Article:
A few eyebrows have been raised today at the announcement of the seeds for the World Cup draw in December (at least, the preliminary seeds : Uruguay’s place is still to be confirmed as they have a playoff against Jordan.
The seeds were: Brazil (as hosts), Spain, Germany, Argentina, Colombia, Belgium, Switzerland and either the Netherlands or Uruguay. Of particular note are Colombia, Belgium, and Switzerland: Colombia haven’t been at a World Cup since 1998, Belgium since 2002, and Switzerland, despite making it to South Africa, aren’t well known for setting the world on fire. Meanwhile, Italy, the Netherlands (potentially) and England miss out. All three qualified with unbeaten records, (with just one draw in ten games in the Netherlands’ case) so how come this has happened?
The short answer is: they used the FIFA World Rankings.
The long answer follows.
First of all, I’ve done you a disservice, because I’ve already sown the seeds of bias into your mind. The problem is the “aura factor” (a term I’ve just made up, but bear with me)- the factor that says that it’s ok to lose against Brazil or that says the World Cup wouldn’t be complete without the Dutch (as it was in 2002). We notice the teams like the Netherlands and Spain, and aren’t surprised when they do well. If they went on a run of bad results and remained seeded, nobody would bat an eyelid. Similarly, if the Swiss went on a good run and remained outside the top ten, few would notice.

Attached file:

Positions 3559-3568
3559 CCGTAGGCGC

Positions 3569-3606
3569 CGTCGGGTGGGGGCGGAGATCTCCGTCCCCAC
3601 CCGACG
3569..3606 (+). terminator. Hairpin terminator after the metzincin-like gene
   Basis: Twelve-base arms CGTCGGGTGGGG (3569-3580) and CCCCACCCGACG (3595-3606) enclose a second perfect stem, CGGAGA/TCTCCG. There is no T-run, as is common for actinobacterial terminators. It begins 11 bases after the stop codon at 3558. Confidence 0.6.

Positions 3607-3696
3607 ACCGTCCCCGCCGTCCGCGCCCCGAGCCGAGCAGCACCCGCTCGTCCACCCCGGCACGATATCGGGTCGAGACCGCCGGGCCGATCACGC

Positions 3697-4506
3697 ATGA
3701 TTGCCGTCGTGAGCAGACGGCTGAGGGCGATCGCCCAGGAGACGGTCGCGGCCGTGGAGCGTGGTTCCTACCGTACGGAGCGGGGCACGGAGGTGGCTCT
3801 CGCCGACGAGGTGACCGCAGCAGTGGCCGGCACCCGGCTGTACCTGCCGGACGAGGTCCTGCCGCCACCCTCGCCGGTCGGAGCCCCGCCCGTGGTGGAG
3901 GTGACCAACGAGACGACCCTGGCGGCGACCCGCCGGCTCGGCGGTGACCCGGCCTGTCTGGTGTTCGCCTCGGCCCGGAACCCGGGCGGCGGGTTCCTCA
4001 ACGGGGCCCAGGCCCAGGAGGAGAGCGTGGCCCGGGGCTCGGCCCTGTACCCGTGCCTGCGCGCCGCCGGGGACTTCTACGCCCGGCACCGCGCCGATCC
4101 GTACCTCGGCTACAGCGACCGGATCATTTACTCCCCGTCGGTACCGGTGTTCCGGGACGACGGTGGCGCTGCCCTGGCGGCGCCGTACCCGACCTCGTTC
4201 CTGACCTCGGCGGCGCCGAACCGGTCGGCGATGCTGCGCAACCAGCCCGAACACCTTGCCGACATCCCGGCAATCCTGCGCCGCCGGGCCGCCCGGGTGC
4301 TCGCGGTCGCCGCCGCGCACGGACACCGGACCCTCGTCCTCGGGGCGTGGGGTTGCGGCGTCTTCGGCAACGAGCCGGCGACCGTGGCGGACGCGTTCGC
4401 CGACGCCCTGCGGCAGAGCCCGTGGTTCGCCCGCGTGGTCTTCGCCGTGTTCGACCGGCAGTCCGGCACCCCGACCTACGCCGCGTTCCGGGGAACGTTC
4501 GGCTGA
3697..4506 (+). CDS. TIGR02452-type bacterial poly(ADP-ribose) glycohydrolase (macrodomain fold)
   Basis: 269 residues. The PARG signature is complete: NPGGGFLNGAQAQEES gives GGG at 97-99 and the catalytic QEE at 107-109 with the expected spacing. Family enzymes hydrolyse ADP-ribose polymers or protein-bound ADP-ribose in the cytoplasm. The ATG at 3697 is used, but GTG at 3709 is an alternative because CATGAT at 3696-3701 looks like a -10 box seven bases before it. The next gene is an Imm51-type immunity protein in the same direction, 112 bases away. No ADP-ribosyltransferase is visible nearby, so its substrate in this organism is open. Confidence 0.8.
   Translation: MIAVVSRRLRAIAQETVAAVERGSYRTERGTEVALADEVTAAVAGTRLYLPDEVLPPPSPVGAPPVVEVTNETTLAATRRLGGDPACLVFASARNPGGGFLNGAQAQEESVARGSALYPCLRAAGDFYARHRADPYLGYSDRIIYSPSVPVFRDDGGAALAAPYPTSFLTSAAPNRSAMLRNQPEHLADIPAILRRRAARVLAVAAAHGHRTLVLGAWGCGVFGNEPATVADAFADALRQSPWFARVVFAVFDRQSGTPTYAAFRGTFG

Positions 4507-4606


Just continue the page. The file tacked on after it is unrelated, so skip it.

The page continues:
We think certain teams should be at the top because that’s what perceived wisdom says, and get uncomfortable when our worldview is challenged. Luckily, the FIFA World Rankings have no favourites. Indeed, they are blind to many things:
Home advantage, margin of victory, number of goals and away goals are not considered.
Taken into consideration are the result, the context of the game (was it a friendly, or a World Cup game?), the relative strength of the opposition (calculated based on the difference between the two FIFA World rankings in the month in question), where the teams are from (Europe and South America are highest, Oceania the lowest), and how long ago the match was played (only the last four years are considered- matches 4 years ago are worth a fifth as much as one played yesterday).
If Spain beat San Marino, they’ll get a lot less points than if it was the other way round (it’s worth noting that losing a game gets you absolutely nothing- losing to Brazil in the World Cup Final is the same as losing to Andorra on a wet night in February).
A quick browse of the teams’ results suggests that what has happened is that Switzerland have benefited from a narrow qualifying group: the teams in their group have been closer to them (or higher than them) in the rankings, meaning that they gain more ranking points than the Netherlands will have done. Of course, it should be noted that they have also gone on a long unbeaten run, including a victory against “mighty” Brazil (which the rankings just see as the team that happens to be in 8th place in the rankings). The Netherlands, meanwhile, have had largely routine victories against teams ranked quite a bit below them.
Speaking of Brazil, their tumble down the rankings to 11th is mostly due to the fact they haven’t played many competitive games in the last 4 years, mostly friendlies against weaker opposition.
So essentially, the moral of the story is that if you want a good ranking, play and beat teams about the same level as you the year before the World Cup. And accept that sometimes, you might be biassed.